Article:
Doctor prescribes naturopathic approach for healthier life
Bright-eyed, slender and with glowing skin, Dr. Robyn Barlow is the picture of health.
A new acquaintance might not guess that for more than 20 years she suffered chronic health problems, including ongoing gastrointestinal dysfunction and severe eczema.
"I was covered in a rash all the time ... It was all around my eyes, on my face, on my arms, on my abdomen. It seemed like a day didn’t go by where someone didn’t say, ‘What’s that all over your face?’ The only thing the doctors would ever do is just give me cortisone cream," Barlow said in a recent interview.
Five years after graduating from Haines High School, Barlow had completed the University of Washington’s pre-med program and was determined to resolve her health issues.
She saw a naturopathic doctor in Bellingham, Wash., who used a blood test to trace her health problems to allergies to wheat and dairy. A new diet and a year later, her ailments were gone.
"All those years of living with the rash, and nobody ever asked me anything about my diet," Barlow said.
Recovery led her to research naturopathy. Once satisfied that its medical schools required a comprehensive science curriculum, she knew she had found her path. "I really wanted the science foundation to be part of the medicine. I didn’t want to be practicing something that wasn’t credible or respectable. This fit in really well with what I believe in and what I want to do."
Licensed naturopaths are graduates of four-year, accredited naturopathic medical schools. Like conventional MDs, NDs must undergo board examinations to obtain their state licenses to practice as primary care physicians. Barlow’s classes included standards like anatomy, physiology, and chemistry, but she also learned holistic approaches, including nutrition, acupuncture, homeopathic and botanical medicine, and counseling.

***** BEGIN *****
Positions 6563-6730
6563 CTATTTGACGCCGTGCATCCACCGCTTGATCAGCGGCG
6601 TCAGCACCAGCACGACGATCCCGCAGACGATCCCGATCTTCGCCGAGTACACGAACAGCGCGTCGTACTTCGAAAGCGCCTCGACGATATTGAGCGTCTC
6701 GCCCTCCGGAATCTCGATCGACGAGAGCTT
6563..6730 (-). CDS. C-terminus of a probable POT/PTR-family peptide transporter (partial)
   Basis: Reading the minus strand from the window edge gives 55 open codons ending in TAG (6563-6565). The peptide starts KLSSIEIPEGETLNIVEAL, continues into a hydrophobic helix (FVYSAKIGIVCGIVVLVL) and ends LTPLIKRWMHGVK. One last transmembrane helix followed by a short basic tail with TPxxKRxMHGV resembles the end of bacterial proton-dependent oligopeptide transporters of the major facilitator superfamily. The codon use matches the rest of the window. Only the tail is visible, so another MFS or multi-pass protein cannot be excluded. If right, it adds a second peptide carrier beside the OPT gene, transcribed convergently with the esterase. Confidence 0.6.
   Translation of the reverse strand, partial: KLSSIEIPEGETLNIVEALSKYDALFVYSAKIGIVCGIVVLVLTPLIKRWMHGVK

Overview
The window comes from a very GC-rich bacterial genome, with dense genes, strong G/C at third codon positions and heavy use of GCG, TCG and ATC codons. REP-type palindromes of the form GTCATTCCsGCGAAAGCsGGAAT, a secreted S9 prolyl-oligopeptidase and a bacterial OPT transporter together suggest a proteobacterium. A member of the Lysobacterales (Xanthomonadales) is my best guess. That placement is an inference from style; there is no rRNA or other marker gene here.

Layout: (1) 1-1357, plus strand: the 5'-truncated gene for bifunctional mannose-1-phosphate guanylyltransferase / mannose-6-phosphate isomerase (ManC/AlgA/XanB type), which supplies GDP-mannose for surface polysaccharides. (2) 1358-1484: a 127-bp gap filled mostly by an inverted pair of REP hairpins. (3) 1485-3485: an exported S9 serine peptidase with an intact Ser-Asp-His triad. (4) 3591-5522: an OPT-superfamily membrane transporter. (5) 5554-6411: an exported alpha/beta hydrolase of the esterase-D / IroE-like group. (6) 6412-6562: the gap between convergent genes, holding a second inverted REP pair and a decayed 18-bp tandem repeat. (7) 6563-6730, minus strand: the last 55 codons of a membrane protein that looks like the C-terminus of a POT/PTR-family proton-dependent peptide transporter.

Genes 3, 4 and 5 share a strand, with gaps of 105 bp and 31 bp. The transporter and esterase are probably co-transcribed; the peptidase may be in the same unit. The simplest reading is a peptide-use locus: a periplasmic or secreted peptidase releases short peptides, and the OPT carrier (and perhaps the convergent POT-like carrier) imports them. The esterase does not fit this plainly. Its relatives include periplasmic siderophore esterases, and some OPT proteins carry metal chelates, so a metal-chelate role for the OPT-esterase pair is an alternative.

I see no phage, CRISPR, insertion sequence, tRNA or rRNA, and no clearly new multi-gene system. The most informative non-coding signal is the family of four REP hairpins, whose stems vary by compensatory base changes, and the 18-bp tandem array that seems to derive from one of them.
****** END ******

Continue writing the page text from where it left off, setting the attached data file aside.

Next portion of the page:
She compares naturopathy to medicine as it was practiced in the first half of the 20th century, before pharmaceuticals and surgery came to dominate treatment. "They are the answers to a lot of things, but not everything, particularly not the chronic issues."
Barlow, 36, now has her own, full-time practice in Chico, Calif. She was back in Haines in November to visit family and see patients here. She’s hoping to serve her hometown on an intermittent basis during future visits.
Raised in Haines by mother Linnus Danner, Barlow traces her interest in science to classes with former local school teachers John Bruce and Frank Holmes. A fatal accident outside her house on Mud Bay Road also influenced her. A good friend was badly injured and an acquaintance died. "I felt so helpless. It was a terrible feeling."
Danner said her daughter, from a young age, always took her future seriously. "She invested some money, on her eighth grade math teacher’s advice, after her grandmother died. And when she graduated, that money paid off her undergraduate student loans."
Before starting graduate studies, Barlow wanted to fulfill a separate dream: a hitch in the Peace Corps. "Because it is so isolated, Haines gave me a real desire to see and experience other places and things." She was stationed in a Pulaar village at the edge of the Sahara desert in Mauritania.